On April 23, 2020, the U.S. Supreme Court opined that the reach of the Clean Water Act (CWA) includes regulation of indirect groundwater discharges to surface water. This ruling will pose regulatory and technical challenges for current and planned discharges to groundwater.
What the Court Ruled
The court concluded that a National Pollutant Discharge Elimination System (NPDES) permit is required “where there is a direct discharge from a point source into navigable waters or where there is a functional equivalent of a direct discharge.” While “functional equivalent” was not defined, the court gave an example of an owner moving a pipe away from the navigable waterway by a few yards to avoid the requirement for an NPDES permit, and opined that they “do not see how Congress could have intended to create such a large and obvious loophole.”
The decision is counter to an Interpretative Statement issued by EPA in April 2019, which concluded that “the releases of pollutants to groundwater are categorically excluded from the CWA permitting requirements because Congress explicitly left regulation of discharges to groundwater to the states and to EPA under other statutory authorities.”
The court recognized that it could not clearly define what discharges would be regulated, but acknowledged that the primary factors to determine if an NPDES permit would be required for a groundwater discharge would be travel, time, and distance from the point of discharge to the waterway. Other factors that would be used to determine CWA jurisdiction include:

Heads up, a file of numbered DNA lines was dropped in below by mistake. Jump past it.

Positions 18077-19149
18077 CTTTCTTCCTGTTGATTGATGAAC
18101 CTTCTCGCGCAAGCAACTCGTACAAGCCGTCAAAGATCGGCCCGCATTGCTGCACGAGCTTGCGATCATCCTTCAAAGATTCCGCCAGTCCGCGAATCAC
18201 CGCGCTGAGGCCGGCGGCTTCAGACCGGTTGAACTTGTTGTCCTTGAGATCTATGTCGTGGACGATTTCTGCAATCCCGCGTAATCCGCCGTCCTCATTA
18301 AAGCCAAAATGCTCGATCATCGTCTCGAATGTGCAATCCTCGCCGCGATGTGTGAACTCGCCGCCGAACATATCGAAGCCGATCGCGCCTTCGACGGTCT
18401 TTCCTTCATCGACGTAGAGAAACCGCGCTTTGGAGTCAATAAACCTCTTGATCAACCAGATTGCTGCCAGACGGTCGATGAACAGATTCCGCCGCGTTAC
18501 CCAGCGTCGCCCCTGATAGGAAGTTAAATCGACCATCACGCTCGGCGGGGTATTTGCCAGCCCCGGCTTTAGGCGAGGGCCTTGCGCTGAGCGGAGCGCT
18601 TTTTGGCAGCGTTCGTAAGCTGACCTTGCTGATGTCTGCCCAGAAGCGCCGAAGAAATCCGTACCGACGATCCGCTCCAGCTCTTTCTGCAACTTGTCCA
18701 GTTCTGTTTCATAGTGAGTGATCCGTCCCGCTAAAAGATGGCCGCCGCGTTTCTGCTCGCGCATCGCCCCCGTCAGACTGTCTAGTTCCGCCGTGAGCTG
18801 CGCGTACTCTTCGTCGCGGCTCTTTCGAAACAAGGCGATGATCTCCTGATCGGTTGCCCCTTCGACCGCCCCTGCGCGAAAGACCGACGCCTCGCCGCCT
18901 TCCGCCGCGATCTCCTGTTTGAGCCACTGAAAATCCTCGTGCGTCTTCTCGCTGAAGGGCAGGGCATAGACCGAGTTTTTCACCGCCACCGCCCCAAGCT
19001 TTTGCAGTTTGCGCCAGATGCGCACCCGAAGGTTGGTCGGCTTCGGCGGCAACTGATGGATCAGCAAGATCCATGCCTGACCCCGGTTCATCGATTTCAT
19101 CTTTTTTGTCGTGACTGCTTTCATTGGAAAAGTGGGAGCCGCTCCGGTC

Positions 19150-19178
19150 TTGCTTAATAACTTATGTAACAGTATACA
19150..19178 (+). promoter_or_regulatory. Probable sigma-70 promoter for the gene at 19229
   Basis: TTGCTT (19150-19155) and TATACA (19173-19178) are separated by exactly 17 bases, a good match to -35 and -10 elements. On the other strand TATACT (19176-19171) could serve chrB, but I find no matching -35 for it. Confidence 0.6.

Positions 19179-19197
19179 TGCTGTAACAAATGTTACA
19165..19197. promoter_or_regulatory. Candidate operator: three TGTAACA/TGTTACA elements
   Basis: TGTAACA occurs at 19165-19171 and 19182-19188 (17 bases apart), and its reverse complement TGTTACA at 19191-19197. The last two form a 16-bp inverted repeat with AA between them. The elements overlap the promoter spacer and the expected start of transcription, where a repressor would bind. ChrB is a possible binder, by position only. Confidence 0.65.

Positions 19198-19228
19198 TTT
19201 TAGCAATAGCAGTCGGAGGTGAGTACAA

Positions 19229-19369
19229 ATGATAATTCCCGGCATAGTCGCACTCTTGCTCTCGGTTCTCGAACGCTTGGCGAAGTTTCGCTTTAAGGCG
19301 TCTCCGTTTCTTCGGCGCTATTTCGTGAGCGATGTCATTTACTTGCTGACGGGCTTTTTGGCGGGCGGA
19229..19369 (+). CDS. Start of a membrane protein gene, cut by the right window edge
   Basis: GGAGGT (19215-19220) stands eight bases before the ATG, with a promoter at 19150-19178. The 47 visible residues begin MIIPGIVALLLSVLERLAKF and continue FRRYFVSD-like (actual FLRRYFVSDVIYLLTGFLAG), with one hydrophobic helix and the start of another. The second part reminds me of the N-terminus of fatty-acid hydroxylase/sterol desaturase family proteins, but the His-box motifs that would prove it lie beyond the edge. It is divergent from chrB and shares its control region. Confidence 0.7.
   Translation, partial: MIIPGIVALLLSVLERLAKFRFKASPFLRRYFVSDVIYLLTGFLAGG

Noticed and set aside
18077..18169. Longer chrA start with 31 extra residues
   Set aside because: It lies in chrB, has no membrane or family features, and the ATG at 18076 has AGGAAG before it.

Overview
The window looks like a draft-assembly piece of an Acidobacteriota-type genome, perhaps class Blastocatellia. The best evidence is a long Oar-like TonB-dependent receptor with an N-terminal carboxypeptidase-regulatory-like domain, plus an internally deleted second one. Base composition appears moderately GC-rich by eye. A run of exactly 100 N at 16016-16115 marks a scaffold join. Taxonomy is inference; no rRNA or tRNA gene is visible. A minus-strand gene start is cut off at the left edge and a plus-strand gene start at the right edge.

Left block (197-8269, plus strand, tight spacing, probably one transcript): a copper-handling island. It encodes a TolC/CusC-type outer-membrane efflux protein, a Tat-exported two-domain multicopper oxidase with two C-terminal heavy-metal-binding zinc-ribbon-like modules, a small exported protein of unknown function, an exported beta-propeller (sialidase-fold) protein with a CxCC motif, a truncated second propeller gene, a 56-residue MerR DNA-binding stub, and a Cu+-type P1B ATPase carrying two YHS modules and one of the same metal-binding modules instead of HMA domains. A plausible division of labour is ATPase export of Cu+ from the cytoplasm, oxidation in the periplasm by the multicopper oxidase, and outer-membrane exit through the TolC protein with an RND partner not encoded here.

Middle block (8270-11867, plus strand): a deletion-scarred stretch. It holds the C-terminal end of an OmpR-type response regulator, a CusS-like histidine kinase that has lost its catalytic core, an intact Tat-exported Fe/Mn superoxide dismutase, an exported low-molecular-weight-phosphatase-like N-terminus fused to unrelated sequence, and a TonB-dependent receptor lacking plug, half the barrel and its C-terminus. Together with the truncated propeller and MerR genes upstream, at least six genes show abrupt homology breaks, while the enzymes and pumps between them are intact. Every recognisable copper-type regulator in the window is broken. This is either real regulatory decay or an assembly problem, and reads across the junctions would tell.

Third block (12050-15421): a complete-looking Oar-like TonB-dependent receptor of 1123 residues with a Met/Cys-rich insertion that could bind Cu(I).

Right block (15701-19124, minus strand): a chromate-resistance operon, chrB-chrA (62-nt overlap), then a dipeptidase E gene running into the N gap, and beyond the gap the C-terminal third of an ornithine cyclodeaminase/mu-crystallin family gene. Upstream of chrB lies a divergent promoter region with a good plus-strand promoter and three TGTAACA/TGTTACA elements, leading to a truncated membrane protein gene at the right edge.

- The nature of material through which the pollutant travels
- Extent of dilution or chemical change of the pollutant
- Amount of pollutant entering the navigable water relative to the amount discharged
- The area over which, or the means by which, a pollutant enters the waters
- The degree to which the pollutant can be identified.
The Landscape Ahead
The opinion anticipates that courts will provide guidance on the jurisdiction of the CWA over groundwater discharges through decisions on individual cases. EPA can provide administrative guidance such as grants of individual permits, promulgation of general permits, or the development of general rules.
The Supreme Court ruling vacates the judgement of the Ninth Circuit Court in a matter in County of Maui, Hawaii, v. Hawaii Wildlife Fund et al. In March 2018, the court ruled that treated wastewater that is injected into four groundwater wells and eventually seeped into the Pacific Ocean constituted a point source and is subject to NPDES permitting requirements. A dye study performed by EPA and the U.S. Army Corps of Engineers showed a hydraulic connection between the wells and the ocean, with water from two of the three wells tested reaching the ocean in 84 days. The court found that the discharged pollutants constituted a point source and were traceable from the point source to navigable waters at levels sufficient to require regulation under the CWA.
Technical Challenges Accompany Change
The technical challenges posed by regulation of indirect groundwater discharges to waters of the U.S. will be substantial, including establishment of a hydraulic connection; characterization of travel, time, and distance; and definition of the regulated area over which the groundwater is discharging into surface water. It is not yet clear what discharges could be regulated under the CWA. Integral will continue to follow these and related matters to stay current on the technical, regulatory, and legal issues and their implications. Our hydrologists, water resources engineers, compliance specialists, and multidisciplinary staff can help clients prepare for potential changes in CWA enforcement.
For further information on Integral’s range of services to assist clients in evaluating groundwater–surface water interactions and CWA regulations, contact Marcia Greenblatt at email@example.com.